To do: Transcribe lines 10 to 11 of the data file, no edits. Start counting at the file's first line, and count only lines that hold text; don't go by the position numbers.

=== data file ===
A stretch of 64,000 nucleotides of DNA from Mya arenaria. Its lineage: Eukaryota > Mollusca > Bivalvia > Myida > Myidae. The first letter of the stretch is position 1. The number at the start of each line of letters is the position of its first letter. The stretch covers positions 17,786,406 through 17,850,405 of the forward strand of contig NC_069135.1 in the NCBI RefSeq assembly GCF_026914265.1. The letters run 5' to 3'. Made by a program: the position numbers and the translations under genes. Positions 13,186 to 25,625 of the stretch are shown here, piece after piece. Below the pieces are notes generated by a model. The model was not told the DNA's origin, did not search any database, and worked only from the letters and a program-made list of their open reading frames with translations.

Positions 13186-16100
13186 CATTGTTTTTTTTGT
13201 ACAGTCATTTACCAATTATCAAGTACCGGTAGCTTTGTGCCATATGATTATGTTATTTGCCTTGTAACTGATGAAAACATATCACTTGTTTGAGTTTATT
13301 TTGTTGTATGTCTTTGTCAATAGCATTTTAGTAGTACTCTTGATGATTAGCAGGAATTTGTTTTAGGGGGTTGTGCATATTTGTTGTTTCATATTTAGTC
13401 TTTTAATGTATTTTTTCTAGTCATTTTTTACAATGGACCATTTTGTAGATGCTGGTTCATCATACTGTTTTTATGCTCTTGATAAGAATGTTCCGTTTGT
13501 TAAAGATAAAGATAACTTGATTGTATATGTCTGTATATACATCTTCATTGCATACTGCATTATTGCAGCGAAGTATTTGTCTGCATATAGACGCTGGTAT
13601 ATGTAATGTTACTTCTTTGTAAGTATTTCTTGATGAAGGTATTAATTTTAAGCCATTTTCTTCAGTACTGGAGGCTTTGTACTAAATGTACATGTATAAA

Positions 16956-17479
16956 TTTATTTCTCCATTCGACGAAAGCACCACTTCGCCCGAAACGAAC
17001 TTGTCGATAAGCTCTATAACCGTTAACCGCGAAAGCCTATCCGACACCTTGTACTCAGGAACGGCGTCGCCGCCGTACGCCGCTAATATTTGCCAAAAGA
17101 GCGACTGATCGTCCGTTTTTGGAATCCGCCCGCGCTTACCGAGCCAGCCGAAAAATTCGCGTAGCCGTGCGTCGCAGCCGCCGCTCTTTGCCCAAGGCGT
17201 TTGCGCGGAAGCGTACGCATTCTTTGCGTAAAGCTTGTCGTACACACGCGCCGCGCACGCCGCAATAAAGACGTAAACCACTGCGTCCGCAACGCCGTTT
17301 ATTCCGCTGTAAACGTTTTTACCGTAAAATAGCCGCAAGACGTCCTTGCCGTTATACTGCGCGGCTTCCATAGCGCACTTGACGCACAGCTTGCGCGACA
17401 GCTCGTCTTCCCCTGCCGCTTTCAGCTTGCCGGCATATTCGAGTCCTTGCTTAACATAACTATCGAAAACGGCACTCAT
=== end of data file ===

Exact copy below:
16956 TTTATTTCTCCATTCGACGAAAGCACCACTTCGCCCGAAACGAAC
17001 TTGTCGATAAGCTCTATAACCGTTAACCGCGAAAGCCTATCCGACACCTTGTACTCAGGAACGGCGTCGCCGCCGTACGCCGCTAATATTTGCCAAAAGA